Like Bruegel’s ploughman, shepherd and angler, we go about our work oblivious to the problems of others, engaged in self-deception; denying fallouts of how and what we decide. Take, for example, the recent mass shootings in Uvalde, Buffalo, Tulsa, Furman, South Carolina and Oxford, Michigan. Thirty-two percent of the population owns over 400 million guns. The Gun Violence Archive has tracked over 690 U.S. mass shootings (defined as 4 or more victims) in less than a decade; 225 so far this year. In the last two weeks, there were 30 such murders, some occurring in schools, convenience stores and hospitals. Last weekend alone, mass shootings occurred in 10 different states. Far fewer firearms slaughters, usually only one large-scale, compelled New Zealand, the UK, Canada, Australia, Germany and other countries to enact strict firearms laws and bans, all of which have mitigated gun violence. Here, we perpetuate mass shootings by lighting candles and mouthing prayers to supernatural entities that either don’t exist or are indifferent to suffering. Forty percent of all the guns in the world are owned by Americans, 5% or more of whom, according to psychologists, are sociopaths. When our citizens are surveyed, vast majorities approve of mandatory background checks, expanding “red flags,” limiting gun clips and magazines, and banning assault weapons altogether. Politicians, meanwhile, take money from gun lobbyists and trot out the archaic 2nd Amendment. U.S. gun advocate groups spend over 5 times more money than gun control supporters to “influence” Congress and state legislatures. Result: random homicides continue. To put the situation in British terms, the country is bent.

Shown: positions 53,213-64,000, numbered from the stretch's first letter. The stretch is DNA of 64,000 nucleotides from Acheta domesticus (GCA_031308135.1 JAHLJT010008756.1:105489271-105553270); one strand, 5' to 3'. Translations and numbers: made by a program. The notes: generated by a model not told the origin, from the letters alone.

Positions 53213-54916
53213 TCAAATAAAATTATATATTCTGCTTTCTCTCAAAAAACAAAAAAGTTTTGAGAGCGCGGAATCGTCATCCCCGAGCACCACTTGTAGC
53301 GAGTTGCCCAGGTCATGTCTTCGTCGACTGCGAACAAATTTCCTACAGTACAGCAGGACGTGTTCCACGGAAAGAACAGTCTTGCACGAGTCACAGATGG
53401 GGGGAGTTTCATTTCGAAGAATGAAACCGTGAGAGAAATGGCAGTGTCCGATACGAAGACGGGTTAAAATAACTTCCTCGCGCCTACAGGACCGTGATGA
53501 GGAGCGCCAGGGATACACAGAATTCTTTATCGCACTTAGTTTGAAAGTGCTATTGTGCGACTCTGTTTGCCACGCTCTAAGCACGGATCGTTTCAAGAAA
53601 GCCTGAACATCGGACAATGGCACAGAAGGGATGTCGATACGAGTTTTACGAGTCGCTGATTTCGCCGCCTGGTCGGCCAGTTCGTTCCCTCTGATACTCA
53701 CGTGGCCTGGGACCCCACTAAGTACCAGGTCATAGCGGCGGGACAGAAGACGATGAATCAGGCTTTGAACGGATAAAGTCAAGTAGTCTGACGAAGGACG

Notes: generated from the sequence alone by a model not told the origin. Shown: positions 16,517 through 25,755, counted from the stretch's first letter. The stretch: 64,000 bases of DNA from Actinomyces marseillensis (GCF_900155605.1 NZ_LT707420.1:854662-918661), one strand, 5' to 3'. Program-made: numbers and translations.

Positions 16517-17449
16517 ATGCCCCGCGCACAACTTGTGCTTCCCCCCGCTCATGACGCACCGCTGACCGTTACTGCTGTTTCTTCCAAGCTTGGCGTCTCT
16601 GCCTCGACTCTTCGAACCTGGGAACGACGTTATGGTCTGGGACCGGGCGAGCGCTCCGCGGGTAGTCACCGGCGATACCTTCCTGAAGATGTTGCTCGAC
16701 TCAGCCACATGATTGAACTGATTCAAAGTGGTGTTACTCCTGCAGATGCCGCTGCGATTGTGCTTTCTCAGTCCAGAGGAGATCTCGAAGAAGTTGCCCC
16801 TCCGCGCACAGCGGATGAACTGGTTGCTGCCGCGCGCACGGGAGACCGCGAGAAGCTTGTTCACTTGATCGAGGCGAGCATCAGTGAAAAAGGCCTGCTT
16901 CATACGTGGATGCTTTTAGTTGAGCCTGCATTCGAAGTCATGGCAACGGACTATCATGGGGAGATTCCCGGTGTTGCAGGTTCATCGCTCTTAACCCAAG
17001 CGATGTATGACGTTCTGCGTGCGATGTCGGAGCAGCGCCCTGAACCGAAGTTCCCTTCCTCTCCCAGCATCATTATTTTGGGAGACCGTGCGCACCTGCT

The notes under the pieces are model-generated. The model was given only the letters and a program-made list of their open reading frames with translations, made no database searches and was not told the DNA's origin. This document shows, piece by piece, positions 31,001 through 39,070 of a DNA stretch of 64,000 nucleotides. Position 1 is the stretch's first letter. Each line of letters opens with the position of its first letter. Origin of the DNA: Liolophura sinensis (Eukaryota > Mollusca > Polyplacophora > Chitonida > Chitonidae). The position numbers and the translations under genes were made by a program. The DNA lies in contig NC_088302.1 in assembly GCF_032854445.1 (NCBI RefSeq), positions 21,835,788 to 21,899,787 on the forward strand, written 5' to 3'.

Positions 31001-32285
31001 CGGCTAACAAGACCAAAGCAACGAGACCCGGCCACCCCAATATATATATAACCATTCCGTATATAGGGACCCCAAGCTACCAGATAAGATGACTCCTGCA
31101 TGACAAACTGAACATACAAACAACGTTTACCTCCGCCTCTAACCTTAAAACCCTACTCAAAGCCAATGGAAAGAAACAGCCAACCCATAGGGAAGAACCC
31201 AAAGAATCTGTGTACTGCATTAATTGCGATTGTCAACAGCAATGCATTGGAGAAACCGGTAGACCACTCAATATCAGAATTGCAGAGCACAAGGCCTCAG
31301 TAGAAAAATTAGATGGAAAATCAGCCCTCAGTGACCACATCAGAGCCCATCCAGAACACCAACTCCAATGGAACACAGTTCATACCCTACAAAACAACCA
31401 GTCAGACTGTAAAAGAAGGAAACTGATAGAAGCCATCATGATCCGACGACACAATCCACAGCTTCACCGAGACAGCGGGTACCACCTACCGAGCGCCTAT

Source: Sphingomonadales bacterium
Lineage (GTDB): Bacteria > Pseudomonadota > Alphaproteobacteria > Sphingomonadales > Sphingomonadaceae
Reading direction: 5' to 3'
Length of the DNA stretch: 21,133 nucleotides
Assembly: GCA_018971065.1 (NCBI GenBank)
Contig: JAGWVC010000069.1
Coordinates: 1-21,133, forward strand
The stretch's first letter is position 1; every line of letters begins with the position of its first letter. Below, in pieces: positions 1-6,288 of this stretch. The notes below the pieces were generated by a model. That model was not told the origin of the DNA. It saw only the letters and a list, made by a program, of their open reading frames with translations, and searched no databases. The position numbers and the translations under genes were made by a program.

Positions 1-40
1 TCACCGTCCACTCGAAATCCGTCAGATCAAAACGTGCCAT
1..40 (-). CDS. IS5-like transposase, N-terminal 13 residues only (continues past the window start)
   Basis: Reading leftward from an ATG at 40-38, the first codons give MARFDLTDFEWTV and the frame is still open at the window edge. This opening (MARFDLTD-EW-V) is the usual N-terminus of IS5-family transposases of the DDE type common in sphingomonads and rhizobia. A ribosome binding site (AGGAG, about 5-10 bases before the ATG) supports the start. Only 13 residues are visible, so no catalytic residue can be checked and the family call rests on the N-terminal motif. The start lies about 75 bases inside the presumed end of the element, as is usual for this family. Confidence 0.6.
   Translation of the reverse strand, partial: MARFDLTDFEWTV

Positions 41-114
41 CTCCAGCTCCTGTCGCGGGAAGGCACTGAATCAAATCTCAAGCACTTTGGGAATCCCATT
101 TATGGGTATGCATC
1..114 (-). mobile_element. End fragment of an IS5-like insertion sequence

Whether gun sales or fossil fuels, no one exploits America’s foibles more than Madison Avenue and corporations. In late April, Chevron and ExxonMobil announced record profits in the first quarter of 2022 prompting calls for windfall taxes to be imposed on the U.S.-based companies. Big Oil has undoubtedly used the war in the Ukraine to spike gasoline and heating oil prices and lobby for unnecessary expansion of drilling and pipeline construction. U.S. oil giants are not only guilty of manipulating production to finagle price hikes, but their decades-long role in expanding Russian oil and gas production helped underwrite Putin’s invasion. Furthermore, global dependency on that oil continues to undermine unilateral boycotts, embargoes and sanctions against Moscow. The EU’s recent stoppage of most of its Russian oil and natural gas imports is exemplary; its citizens’ overwhelming support of the measure even more so.